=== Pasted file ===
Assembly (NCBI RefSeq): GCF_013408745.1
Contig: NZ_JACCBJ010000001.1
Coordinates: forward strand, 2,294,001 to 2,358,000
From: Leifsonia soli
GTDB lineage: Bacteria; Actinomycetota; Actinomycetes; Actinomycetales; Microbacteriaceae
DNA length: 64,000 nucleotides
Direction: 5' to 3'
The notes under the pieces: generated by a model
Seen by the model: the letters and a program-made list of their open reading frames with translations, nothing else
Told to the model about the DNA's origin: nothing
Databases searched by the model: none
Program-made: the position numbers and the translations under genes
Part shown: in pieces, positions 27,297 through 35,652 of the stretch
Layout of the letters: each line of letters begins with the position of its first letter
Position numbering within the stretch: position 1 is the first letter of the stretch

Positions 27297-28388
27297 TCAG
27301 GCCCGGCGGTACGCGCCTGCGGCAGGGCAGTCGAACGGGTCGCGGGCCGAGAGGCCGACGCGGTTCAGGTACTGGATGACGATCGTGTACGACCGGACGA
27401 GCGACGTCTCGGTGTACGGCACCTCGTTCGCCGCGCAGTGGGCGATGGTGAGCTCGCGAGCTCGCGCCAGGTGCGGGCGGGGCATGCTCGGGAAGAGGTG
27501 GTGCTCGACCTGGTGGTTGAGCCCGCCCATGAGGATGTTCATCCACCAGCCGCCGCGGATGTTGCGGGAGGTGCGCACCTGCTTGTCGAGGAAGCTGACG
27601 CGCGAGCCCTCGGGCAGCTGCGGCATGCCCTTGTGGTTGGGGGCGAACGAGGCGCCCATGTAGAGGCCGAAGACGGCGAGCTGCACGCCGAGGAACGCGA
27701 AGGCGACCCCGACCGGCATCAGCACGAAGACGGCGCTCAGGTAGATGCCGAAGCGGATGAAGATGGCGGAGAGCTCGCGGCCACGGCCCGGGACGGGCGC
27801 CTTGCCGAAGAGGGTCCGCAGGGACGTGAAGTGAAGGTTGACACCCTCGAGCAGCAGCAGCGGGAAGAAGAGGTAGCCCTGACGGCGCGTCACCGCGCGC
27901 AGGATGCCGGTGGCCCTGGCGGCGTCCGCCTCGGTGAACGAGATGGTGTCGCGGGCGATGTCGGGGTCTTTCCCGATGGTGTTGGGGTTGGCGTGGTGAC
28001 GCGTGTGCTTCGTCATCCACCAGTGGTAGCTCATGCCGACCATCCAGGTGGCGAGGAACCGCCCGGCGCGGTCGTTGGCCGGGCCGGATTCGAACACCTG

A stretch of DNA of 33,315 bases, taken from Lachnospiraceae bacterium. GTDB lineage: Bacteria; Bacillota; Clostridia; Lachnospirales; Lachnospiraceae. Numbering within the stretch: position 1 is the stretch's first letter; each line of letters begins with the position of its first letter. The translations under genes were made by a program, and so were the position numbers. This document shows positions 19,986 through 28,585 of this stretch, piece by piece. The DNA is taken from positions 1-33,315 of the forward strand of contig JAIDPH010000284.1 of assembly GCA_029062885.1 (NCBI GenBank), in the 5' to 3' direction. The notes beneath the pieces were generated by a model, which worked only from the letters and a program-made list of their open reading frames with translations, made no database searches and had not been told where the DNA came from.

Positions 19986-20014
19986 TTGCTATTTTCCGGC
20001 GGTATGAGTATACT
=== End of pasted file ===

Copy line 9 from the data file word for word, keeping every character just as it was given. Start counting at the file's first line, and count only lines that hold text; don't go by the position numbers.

Seen by the model: the letters and a program-made list of their open reading frames with translations, nothing else